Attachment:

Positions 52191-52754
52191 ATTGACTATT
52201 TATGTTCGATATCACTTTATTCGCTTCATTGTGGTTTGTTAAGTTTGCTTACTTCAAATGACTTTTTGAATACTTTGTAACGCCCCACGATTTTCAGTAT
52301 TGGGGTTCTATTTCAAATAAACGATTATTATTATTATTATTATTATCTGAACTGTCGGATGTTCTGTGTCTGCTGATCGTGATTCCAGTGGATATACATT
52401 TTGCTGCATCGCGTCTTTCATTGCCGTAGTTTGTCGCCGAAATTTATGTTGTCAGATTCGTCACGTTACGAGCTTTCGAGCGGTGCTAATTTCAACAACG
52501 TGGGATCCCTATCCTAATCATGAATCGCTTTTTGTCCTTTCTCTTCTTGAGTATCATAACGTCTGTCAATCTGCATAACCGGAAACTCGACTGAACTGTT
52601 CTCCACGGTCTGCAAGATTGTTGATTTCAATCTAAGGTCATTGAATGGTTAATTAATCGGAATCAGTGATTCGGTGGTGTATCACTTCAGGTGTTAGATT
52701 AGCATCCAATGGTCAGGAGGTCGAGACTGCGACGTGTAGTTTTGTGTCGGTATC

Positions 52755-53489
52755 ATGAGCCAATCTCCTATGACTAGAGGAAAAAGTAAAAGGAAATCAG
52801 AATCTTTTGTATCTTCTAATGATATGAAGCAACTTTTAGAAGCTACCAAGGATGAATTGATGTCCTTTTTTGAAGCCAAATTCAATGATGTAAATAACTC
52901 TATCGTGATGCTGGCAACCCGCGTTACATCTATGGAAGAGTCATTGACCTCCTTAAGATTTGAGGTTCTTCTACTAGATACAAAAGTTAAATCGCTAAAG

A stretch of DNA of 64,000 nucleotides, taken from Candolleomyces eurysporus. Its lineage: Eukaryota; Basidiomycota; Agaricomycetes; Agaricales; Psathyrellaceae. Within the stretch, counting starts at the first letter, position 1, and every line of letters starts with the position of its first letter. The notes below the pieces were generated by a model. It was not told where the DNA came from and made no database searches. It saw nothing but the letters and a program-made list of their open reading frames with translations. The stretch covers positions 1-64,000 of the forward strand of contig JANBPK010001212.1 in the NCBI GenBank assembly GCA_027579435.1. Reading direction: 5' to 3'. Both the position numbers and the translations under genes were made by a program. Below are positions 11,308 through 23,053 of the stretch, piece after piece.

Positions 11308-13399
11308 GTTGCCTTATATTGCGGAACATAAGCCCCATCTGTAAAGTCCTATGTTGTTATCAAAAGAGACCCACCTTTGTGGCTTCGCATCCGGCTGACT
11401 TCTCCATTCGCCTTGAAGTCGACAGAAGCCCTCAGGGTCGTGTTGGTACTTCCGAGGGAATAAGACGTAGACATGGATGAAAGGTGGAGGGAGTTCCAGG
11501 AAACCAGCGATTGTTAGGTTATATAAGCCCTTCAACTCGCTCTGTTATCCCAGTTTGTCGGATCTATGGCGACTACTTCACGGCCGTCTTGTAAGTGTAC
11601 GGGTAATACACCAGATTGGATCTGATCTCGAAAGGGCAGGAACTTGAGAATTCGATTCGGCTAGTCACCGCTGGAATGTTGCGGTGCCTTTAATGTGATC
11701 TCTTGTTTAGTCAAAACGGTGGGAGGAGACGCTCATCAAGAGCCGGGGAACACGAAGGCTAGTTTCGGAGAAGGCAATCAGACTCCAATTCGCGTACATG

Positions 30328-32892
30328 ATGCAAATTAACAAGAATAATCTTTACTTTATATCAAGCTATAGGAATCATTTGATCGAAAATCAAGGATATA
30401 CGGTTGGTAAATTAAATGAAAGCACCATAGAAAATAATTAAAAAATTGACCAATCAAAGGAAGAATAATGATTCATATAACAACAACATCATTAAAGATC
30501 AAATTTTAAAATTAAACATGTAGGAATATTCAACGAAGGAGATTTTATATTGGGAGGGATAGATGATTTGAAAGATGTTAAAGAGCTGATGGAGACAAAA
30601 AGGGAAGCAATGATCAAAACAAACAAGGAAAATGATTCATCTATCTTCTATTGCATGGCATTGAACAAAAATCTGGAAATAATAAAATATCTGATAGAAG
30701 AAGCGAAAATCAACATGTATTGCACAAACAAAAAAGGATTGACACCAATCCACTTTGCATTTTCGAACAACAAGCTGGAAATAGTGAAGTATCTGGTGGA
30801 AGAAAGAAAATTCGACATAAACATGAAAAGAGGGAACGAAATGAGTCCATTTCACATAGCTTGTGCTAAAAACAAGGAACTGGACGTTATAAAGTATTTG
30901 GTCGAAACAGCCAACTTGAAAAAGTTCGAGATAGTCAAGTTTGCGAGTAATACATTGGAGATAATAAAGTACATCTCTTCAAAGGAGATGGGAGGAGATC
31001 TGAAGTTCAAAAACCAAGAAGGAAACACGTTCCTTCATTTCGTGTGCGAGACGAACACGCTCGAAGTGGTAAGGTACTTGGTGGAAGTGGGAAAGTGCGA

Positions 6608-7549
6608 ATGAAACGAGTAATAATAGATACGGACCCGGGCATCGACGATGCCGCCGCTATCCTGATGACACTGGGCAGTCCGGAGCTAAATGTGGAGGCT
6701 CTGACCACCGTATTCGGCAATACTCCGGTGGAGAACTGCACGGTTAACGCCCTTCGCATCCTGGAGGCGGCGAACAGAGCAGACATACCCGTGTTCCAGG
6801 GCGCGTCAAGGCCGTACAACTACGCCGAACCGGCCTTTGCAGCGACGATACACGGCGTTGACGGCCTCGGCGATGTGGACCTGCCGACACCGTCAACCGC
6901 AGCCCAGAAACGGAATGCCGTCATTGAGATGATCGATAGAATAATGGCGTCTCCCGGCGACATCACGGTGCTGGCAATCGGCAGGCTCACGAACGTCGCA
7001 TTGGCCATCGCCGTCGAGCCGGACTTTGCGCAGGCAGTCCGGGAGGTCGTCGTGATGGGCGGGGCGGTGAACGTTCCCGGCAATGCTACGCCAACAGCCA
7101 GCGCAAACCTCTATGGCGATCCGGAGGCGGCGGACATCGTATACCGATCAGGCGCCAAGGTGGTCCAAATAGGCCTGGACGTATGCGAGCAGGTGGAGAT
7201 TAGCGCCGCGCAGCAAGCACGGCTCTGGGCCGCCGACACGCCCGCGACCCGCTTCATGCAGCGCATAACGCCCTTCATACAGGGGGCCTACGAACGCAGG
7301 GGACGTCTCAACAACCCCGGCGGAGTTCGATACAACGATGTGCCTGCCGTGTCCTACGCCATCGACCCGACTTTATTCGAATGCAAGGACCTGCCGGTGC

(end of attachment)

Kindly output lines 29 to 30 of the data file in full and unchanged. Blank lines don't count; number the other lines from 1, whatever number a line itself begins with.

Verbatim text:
Positions 6608-7549
6608 ATGAAACGAGTAATAATAGATACGGACCCGGGCATCGACGATGCCGCCGCTATCCTGATGACACTGGGCAGTCCGGAGCTAAATGTGGAGGCT